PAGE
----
Latin American Films. Yareah magazine next issue is titled “Your movie”. We are receiving articles and opinions from all quarters. Different likes and different choices because cinema is a global phenomenon. How about yours?
Today, we like to talk about Latin American films. From Mexico to Argentina, they had and have great filmmakers (Guillermo del Toro, Valeria Sarmiento, Alfonso Cuaron, Arturo Ripstein…) and movies (Nine Queens, Strawberry and Chocolate, City of God, The Headless Woman…). The Museum of Fine Arts in Boston has wanted to honor Latin American cinema.
From March 14 to March 21, 2013, join them for a weeklong film festival that explores emerging Latin American cinematic talent. From intense, family-focused dramas to a sensitive coming-of-age story about first love, the film series represents the best of contemporary filmmaking in the region.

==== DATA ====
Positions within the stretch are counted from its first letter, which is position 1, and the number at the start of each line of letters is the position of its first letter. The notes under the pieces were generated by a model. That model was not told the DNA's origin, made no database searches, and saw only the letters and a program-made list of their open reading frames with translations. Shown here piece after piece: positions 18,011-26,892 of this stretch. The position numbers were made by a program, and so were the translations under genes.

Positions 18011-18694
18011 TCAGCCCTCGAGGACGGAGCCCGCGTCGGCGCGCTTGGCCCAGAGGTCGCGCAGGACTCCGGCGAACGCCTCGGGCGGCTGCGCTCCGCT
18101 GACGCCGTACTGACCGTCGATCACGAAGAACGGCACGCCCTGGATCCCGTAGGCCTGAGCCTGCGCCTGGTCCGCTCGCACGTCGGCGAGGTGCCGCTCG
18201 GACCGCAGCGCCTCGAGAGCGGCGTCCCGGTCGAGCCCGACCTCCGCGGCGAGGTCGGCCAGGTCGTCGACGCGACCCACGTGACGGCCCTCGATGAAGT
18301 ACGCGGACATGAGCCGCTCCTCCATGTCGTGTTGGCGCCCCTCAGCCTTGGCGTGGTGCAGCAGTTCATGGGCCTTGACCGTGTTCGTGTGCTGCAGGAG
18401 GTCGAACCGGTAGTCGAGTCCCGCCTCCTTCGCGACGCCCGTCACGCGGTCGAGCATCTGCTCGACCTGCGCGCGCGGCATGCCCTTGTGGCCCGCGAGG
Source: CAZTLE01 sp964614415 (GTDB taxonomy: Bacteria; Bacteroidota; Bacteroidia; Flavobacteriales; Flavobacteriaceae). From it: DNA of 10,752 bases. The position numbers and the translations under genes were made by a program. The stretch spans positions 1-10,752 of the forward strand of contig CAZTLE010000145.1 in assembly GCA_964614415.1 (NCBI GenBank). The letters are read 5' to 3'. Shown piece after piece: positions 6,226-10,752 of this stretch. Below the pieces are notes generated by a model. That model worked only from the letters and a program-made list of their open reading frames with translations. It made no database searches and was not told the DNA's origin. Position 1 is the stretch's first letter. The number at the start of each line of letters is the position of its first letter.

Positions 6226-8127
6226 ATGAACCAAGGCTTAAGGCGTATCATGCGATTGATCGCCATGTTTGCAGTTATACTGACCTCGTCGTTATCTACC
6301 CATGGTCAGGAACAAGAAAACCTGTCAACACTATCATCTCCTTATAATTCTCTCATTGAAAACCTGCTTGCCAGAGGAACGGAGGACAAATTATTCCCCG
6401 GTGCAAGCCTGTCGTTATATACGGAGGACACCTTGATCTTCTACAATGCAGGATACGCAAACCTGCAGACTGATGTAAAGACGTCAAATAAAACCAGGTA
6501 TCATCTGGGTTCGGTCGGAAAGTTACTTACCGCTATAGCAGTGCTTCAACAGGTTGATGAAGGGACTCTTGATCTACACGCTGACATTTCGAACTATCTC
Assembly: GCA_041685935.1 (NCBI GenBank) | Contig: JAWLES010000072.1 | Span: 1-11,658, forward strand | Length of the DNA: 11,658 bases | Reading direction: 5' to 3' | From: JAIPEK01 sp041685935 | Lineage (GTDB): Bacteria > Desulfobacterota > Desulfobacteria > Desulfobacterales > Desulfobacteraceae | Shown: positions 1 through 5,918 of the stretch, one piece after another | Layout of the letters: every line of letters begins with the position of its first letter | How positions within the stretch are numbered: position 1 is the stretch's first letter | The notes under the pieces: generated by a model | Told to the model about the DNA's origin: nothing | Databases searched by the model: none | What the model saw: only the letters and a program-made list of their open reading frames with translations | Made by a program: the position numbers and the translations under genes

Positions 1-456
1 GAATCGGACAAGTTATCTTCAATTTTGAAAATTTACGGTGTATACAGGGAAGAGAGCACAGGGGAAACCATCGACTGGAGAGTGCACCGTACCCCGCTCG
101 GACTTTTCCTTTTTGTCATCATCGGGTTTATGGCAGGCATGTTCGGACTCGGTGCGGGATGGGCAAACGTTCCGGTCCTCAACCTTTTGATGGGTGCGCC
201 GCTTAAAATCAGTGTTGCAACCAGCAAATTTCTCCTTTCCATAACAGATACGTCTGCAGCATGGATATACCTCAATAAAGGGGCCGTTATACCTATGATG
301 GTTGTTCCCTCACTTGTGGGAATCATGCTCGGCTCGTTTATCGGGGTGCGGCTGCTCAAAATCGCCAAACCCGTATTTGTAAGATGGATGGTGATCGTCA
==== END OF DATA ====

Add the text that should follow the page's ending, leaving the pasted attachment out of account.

La Sirga by William Vega (Colombia, 2012, 90 min.). After escaping from government forces, Alicia seeks refuge at her uncle’s rundown and remote lakeside inn, “La Sirga.” There, on a swampy beach, she tries to settle down, but a brutal war wages around them. Vega dramatizes the violence through strained conversations, the sound of rain hitting the tin roof, the creaking floorboards, and the rumble of distant thunder. With remarkable and eloquent restraint, Vega quietly and intimately immerses us in the conflicts of his native country. In Spanish with English subtitles.
Other movies in this series:
-Thursday till Sunday by Dominga Sotomayor (Chile, 2012, 90 min.)
-Post Tenebras Lux by Carlos Reygadas (Mexico, 2012, 120 min.)
-Jonathas’ Forest (A Floresta de Jonathas) by Sergio Andrade (Brazil, 2012, 99 min.)
-Clandestine Childhood (Infancia Clandestina) by Benjamin Ávila (Argentina, 2012, 110 min.)
Definitely, fresh and vibrant voices from Latin America. If you have the chance, don’t miss this opportunity.
See more here